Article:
Rhythmical Pulsation in Scyphomedusae

Rhythmical Pulsation in Scyphomedusae

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Rhythmical Pulsation in Scyphomedusae

Rhythmical Pulsation in Scyphomedusae

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Excerpt

If we cut off the marginal sense-organs of the scyphomedusa Cassiopea, the disk* becomes paralyzed and does not pulsate in seawater. The disk will pulsate in sea-water, however, if we make either a single ring or a series of concentric broken-ring-like cuts through the muscular tissue of the sub-umbrella. Then upon momentarily stimulating the disk in any manner, it suddenly springs into rapid, rhythmical pulsation so regular and sustained as to recall the movement of clockwork.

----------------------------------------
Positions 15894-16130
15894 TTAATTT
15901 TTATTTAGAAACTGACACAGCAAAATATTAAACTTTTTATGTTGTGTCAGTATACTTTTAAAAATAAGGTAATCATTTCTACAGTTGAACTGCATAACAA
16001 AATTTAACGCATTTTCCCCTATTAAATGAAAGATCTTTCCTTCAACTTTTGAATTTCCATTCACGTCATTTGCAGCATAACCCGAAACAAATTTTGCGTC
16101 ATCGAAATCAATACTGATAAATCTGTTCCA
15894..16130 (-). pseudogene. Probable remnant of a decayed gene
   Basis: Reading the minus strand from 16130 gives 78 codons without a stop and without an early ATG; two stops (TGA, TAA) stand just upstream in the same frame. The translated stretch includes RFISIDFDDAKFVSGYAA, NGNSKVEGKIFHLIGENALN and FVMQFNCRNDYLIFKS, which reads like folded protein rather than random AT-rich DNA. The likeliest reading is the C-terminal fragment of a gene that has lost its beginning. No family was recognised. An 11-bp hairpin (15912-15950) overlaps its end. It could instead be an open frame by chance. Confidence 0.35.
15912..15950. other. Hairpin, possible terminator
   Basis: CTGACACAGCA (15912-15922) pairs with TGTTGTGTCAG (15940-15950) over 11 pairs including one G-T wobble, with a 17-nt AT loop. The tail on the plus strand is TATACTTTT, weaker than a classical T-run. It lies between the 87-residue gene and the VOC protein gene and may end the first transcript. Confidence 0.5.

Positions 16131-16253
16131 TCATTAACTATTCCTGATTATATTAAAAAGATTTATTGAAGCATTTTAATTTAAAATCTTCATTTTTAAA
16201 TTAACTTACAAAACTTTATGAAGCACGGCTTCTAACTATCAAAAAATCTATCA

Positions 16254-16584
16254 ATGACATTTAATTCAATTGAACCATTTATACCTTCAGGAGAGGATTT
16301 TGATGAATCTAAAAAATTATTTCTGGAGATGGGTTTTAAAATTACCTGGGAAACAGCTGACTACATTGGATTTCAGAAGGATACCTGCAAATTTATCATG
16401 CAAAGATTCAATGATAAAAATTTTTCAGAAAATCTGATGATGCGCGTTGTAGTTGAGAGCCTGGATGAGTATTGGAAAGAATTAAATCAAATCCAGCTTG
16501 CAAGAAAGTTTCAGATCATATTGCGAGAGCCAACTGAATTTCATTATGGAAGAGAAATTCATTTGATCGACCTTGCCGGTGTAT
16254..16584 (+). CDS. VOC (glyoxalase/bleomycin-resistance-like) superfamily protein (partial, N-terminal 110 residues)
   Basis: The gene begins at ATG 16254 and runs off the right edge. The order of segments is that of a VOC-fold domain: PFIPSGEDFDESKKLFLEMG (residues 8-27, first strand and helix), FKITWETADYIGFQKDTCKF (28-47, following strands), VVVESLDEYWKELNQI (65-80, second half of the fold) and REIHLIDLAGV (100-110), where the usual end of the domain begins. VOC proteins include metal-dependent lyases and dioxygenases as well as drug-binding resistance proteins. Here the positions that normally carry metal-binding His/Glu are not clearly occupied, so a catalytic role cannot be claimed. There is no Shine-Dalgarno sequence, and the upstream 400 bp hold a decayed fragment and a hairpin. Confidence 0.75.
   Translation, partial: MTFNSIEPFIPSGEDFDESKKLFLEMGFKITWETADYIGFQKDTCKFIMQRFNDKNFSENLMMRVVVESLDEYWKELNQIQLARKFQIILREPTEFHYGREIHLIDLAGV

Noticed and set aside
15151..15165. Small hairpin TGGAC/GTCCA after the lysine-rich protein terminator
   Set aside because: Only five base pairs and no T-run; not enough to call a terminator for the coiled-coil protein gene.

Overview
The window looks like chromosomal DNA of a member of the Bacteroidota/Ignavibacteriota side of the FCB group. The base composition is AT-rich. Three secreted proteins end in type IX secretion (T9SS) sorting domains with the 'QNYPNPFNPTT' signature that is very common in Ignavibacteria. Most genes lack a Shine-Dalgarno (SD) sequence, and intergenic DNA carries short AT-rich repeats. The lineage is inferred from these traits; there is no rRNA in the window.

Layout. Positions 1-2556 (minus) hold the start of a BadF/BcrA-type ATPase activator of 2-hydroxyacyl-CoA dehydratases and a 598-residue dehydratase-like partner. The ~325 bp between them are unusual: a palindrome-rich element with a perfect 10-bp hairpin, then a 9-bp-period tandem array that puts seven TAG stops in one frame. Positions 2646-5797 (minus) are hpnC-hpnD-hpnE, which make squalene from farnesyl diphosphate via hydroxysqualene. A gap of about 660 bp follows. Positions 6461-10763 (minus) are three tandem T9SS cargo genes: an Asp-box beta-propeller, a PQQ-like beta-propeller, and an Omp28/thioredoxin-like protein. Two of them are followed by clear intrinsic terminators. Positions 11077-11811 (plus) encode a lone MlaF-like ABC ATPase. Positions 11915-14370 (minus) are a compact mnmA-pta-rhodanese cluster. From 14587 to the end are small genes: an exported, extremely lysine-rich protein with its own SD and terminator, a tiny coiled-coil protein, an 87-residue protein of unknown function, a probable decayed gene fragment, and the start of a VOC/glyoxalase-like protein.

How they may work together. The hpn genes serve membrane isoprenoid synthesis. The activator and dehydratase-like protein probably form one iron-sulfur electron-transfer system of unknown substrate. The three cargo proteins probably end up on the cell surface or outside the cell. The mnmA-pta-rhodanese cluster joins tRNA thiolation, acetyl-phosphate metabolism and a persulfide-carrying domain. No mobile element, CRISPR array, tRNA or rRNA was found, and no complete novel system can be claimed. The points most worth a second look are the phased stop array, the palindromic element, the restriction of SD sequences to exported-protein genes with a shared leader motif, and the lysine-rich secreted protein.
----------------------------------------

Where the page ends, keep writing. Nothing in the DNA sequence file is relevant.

Pulsation will not start unless the disk be momentarily stimulated, as by a mechanical or electrical shock or by a single touch with a crystal of K2SO4, but once started it continues indefinitely in normal sea-water without further external stimulation.

The waves of pulsation all arise from the stimulated point, and the labyrinth of sub-umbrella tissue around this center must form a closed circuit. It is not necessary that the cuts through the sub-umbrella tissue of the disk be concentric circles, for any shape will pulsate which allows contraction waves to travel through tissue forming a closed circuit from the stimulated center and back to this center. When each wave returns to the center it is reinforced and again sent out through the circuit; and thus the center sustains the pulsation.

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